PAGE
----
This article was originally posted on Chalkbeat Detroit.
A group of kindergarten students stood at the front of their class at Cooke STEM Academy Tuesday morning, using their fingers on an electronic whiteboard to drag together the words "block" and "clock." Their teacher joined them at the screen, and the four yelled "Cookie Crunch!" before switching to another word game featuring Cookie Monster. This classroom scene could come to every school in the Detroit district over the next five years—if Superintendent Nikolai Vitti can find the money to support it.
Vitti's goal is to give every core teacher an electronic whiteboard and get a personal laptop in the hands of every student in his district by 2023—a move that he says is sure to improve learning.
"This isn't about replacing teachers, this is about supplementing the core curriculum," Vitti said. "It is my opinion that all technology can do is enhance learning."
For now, three schools—Cooke STEM Academy, Bagley Elementary School of Journalism and Technology, and Nolan Elementary-Middle School—have gotten the new technology in recent months thanks to roughly $500,000 in state and federal grants.
In the schools currently using the technology, teachers present a lesson, then students break into small groups to work independently with online tools, Vitti said. Those tools include programs such as Kahoot! and i-Ready, which provide interactive online lessons and quizzes. In some cases, students in the same class will work on different levels, while the teacher interacts with groups one at a time.
"It's letting them work at their own pace," said Dionne Garrett, a kindergarten teacher at Cooke STEM Academy.
The approach, which some call "personalized learning," has fans in powerful philanthropist U.S. Education Secretary Betsy DeVos, even though there is little evidence to suggest that it boosts student learning. Research about giving students personal laptops is similarly mixed: One meta-analysis of 10 studies released last spring by researchers at Michigan State University and the University of California, Irvine pointed to a "significant" increase in English and math scores when school districts gave every student a laptop, though there were not significant improvements in reading.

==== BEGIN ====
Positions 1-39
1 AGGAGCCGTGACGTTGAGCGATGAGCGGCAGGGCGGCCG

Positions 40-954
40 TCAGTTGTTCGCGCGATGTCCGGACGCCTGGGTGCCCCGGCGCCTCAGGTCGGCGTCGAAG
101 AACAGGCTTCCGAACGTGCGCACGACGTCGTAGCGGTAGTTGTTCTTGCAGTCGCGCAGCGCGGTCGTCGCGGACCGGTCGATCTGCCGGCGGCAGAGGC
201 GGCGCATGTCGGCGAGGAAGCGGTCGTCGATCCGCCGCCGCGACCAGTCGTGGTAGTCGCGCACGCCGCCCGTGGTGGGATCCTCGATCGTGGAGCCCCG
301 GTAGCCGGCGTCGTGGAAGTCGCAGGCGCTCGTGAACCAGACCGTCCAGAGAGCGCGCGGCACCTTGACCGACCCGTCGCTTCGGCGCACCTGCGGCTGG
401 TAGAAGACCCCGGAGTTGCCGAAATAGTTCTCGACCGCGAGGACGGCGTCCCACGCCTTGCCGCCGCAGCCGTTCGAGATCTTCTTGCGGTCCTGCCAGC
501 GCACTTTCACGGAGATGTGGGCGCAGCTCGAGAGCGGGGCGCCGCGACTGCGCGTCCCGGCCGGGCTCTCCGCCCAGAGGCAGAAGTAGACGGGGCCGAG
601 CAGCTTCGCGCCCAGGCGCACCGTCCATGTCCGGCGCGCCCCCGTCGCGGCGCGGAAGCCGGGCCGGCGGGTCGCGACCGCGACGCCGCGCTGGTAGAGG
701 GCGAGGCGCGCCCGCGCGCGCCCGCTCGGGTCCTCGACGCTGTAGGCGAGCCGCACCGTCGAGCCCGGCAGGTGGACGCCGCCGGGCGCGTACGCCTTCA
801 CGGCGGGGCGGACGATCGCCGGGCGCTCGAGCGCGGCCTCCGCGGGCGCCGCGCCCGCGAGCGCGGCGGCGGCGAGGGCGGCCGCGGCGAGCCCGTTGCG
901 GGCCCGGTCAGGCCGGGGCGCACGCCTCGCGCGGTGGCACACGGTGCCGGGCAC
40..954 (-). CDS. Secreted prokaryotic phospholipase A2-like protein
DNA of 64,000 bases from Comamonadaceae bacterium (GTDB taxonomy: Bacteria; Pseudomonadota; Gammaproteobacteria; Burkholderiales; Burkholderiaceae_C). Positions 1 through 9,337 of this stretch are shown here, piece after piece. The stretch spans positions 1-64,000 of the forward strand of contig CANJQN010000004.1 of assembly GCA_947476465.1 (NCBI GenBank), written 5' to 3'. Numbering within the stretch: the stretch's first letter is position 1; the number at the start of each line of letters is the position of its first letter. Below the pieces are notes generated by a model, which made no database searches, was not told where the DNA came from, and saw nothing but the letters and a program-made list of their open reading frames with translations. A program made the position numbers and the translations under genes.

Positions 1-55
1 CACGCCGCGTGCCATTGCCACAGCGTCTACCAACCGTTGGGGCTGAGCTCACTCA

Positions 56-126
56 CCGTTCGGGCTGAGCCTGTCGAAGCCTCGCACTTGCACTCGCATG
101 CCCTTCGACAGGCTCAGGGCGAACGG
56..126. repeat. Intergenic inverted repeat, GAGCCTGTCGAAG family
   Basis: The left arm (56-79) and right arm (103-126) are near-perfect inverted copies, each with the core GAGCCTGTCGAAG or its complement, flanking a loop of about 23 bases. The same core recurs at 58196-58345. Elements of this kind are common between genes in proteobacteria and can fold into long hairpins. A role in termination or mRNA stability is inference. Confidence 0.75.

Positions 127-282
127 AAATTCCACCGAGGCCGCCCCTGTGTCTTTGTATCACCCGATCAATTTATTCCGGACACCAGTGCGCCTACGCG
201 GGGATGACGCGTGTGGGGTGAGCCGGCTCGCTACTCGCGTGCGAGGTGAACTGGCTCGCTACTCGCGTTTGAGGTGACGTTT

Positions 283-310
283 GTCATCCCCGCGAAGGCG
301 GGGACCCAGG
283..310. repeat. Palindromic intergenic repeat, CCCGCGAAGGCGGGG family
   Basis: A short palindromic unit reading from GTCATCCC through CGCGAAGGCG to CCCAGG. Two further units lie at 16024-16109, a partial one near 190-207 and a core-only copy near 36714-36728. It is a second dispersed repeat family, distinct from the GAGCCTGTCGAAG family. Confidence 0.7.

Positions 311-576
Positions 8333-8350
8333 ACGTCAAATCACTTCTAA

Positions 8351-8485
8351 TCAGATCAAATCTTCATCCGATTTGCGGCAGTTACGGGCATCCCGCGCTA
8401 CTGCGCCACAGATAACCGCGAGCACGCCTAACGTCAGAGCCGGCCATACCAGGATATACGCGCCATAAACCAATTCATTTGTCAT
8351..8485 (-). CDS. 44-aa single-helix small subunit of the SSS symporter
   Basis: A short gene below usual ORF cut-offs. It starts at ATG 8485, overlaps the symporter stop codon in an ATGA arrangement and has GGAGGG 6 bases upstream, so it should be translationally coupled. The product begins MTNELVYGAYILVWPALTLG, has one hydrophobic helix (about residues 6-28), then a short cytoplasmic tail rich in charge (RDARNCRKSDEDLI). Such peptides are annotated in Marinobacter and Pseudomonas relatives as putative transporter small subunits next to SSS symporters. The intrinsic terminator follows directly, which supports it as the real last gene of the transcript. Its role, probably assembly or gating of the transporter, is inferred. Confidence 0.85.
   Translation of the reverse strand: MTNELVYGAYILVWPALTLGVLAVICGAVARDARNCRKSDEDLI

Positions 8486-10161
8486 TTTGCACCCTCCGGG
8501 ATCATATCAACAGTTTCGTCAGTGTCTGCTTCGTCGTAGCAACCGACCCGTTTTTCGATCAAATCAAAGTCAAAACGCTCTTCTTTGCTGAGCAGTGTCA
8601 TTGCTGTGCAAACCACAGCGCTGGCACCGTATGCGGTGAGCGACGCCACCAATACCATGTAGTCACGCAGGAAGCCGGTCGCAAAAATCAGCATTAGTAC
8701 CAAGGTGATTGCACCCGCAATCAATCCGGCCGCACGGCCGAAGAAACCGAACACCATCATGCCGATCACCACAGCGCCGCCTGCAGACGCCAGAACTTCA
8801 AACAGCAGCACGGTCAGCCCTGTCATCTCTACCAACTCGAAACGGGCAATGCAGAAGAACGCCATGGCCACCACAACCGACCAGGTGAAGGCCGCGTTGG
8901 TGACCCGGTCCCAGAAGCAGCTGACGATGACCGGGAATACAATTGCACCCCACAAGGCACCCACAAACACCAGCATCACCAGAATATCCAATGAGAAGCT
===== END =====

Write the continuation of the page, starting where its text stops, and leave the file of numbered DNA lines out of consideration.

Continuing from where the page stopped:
Garrett said she is seeing promising signs in her classroom. In addition to making her workload lighter because computer programs prepare lessons and reports about student performance, she said, some students are tackling more complex work.
"It has made kids enjoy using technology more and … they're able to cover more skills than we generally wouldn't cover just yet," Garrett said. "Some kids are doing measurement and geometry. … I think it's putting them ahead."
The district will need thousands of new computers to fulfill Vitti's goal. The ratio of students to technology district wide before the new initiative was about six students to one computer, according to data released at the end of January.
But increasing access to computers is a pressing need if students are to be comfortable taking tests online. Michigan's new M-STEP exam is designed to be taken online.
The district is also looking for ways to give students access to the online learning tools at home. Currently, the laptops can only be used in the classroom, but that could change in the future, Vitti said. He also said the district does not track whether families have internet access but would never make online lessons be mandatory to complete at home.
Chalkbeat is a nonprofit news site covering educational change in public schools.